Written by Nii Cleland, CEO/Co-Founder of Flair.
Back in June, when I read the open letter detailing a culture of racism at a number of leading independent schools, including The Haberdashers’ Aske’s Boys’ School and Haberdashers’ Aske’s School for Girls, I had mixed feelings. The experiences described by ex-Habs students really resonated, as I had also been through similar things. But I also felt a huge sense of opportunity to help Habs Boys and Habs Girls tackle these problems.
My desire to help was probably driven by the fact that I knew I owed so much of what I’ve achieved to the mindset Habs gave me. It was also partially due to my own love for solving complex problems – my first venture was a social network called Flair Football, and many people in the technology industry believe creating a social network is the most challenging design problem to solve. My work led me to become obsessive with the science of solving problems from first principles. And at Flair, we had come up with a simple three-step process to addressing problems, which I felt Habs and any other organisations facing issues related to race could leverage to make meaningful change.
If more organisations approached problem-solving in this way, they would see step-shifts in their ability to tackle their problems. Far too many organisations skip steps one and two and jump straight to coming up with solutions without deeply understanding their problems. It often leads to ill-directed interventions that don’t address underlying problems. This was something I was very worried many schools would fall victim to. As more schools received open letters from their ethnic minority students and alumni, I was seeing far too many responding with their action plans to address racial inequality a number of days later. I knew how unlikely it was that they could have carried out the necessary research to have solutions that had a high likelihood of achieving their aims.
When I called Gus Lock, Headmaster of Habs Boys, and explained to him my thoughts, he was very receptive to Flair helping Habs properly embark on this three-step process. He was well aware of the scale of the challenge and that it would not be a quick fix. But, he was also keen to be accountable for beginning that journey, which I hugely commend him for. My old school had now become our client, and it was time to get to work on a product that we felt could help not just Habs Boys and Habs Girls, but the independent sector as a whole.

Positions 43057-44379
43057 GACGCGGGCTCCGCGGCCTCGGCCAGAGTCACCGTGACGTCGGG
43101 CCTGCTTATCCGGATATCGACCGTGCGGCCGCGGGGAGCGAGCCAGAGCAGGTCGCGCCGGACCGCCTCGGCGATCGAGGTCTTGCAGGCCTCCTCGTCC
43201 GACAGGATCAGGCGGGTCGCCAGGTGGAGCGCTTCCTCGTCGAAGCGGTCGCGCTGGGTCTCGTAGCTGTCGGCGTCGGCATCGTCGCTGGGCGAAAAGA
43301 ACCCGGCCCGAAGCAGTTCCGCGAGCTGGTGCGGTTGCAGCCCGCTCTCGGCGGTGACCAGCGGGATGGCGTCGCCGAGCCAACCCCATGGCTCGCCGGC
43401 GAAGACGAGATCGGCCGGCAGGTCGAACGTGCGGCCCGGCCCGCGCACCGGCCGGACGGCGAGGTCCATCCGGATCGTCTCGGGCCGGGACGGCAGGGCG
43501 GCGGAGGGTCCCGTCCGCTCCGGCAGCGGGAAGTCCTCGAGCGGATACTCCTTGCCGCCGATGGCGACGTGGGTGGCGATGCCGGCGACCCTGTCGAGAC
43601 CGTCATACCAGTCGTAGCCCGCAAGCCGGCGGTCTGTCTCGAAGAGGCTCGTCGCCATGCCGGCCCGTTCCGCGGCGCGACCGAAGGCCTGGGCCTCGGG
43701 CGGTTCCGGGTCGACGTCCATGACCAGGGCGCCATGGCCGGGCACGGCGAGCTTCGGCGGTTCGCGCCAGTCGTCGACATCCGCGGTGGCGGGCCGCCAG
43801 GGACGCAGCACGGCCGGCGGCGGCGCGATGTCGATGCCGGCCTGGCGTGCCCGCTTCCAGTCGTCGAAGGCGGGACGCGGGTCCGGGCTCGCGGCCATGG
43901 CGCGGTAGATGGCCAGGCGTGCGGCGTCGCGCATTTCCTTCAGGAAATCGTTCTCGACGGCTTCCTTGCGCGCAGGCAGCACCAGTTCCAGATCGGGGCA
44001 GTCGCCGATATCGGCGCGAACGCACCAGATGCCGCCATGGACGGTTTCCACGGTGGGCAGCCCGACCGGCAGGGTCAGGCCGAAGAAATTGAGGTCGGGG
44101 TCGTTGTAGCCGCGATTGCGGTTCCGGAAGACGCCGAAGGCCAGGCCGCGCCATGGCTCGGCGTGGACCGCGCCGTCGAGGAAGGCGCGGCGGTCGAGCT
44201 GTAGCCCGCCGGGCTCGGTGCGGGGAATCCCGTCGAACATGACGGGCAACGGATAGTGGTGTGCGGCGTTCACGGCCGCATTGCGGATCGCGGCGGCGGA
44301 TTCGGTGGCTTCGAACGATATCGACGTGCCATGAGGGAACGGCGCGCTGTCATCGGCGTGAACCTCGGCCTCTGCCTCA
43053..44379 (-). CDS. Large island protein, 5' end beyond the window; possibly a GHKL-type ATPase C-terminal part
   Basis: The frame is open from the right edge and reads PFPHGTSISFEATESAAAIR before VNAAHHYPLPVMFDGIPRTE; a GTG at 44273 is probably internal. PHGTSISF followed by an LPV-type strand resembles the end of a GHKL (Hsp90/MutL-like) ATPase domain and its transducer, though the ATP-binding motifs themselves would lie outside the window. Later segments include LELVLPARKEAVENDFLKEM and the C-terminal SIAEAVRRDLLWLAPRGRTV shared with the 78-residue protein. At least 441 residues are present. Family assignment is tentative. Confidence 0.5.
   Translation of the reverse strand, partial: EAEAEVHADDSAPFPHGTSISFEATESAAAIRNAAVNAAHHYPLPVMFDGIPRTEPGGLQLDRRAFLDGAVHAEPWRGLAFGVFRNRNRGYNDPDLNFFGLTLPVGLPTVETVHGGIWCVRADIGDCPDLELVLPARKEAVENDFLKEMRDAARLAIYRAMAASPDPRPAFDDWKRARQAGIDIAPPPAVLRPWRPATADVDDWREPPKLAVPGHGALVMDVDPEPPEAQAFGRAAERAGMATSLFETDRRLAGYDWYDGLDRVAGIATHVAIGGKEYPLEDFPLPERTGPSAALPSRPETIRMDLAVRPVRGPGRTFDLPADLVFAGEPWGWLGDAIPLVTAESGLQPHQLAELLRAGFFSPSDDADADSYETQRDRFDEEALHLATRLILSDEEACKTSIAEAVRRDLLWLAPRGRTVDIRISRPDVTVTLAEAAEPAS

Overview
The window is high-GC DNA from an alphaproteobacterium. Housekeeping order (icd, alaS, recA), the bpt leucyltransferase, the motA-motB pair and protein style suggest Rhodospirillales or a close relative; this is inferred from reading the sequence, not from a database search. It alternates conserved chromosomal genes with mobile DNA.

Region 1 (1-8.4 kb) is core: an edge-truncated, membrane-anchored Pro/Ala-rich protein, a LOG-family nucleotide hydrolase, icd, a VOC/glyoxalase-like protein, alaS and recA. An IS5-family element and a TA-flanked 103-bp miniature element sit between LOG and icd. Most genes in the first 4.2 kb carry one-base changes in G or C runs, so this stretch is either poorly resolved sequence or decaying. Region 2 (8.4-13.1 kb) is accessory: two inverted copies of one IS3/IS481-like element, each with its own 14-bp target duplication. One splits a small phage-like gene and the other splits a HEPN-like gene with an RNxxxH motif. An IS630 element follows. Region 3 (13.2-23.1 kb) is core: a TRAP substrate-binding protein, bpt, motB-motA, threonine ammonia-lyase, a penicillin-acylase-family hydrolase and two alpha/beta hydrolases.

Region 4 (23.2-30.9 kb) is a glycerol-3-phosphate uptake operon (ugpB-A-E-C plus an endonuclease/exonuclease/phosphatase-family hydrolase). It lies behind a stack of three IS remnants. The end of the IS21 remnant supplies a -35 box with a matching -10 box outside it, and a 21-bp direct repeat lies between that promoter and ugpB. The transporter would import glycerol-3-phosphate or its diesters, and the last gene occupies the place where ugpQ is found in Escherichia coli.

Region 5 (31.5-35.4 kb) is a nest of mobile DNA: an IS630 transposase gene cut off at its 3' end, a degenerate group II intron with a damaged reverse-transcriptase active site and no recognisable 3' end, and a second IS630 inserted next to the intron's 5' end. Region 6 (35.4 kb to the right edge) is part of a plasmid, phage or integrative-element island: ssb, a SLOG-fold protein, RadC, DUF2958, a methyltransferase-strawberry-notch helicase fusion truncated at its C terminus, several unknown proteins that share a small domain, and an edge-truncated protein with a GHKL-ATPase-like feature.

“Flair worked with Haberdashers’ Aske’s School for Girls to provide us with a student diversity and inclusion survey. They were totally responsive to the needs of the School and I was so impressed with their understanding of the issues that we wanted to find out more about with our student body.” Rose Hardy, Headmistress at Habs Girls.
Step 1 – Work out the problems
The open letter that pupils sent to a number of independent schools gave Flair a good starting point for working out the issues that Habs, like so many other schools, was facing. But, we knew we needed to go deeper. This led us to conduct an analysis of 30 open letters sent to independent schools across the country, to identify the trends amongst them. We also held interviews with independent school students and staff members from all ethnic backgrounds and did some introspection of our own, from our own lived-experience. We were careful to avoid a mistake that a number of schools seemed to be making – by the end of the research, we came up with four over-arching categories of the problem:
- Racial Inclusion – Students from certain ethnic minorities were feeling less included. Which ethnic groups were feeling least included depended on the specific school.
- Racial Diversity – There was an under-representation of different ethnic minorities across student and staff bodies. The problem seemed particularly accentuated at staff level in the independent school sector
- Racial Awareness – Both students and staff were not confident in identifying racism, challenging it or talking about it. They also felt they did not have a base-level understanding of the history of racism.
- Racist Behaviours – Instances of racist jokes, racial discrimination and microaggressions were commonplace in the independent school sector. It was not just students perpetuating the behaviour either – staff were also often the perpetrators.
Step 2 – Set Clear Metrics
There is an old cliché that ‘what doesn’t get measured, doesn’t get done’. We knew we had to find a way to measure the four areas mentioned to give Habs a clear understanding of how big each problem actually was. This would be the baseline that the two schools would then compare with over time.
But one of the biggest issues with problems related to racism is that people feel uncomfortable talking about their experiences and perceptions. We felt a way to overcome that was by protecting people’s identity as they shared these thoughts. We decided that an anonymous survey product that went out to all students and staff would be the best way to gather this voice, clearly indicating that it was being conducted by a third party, so that no one would feel intimidated when sharing their thoughts and lived-experience.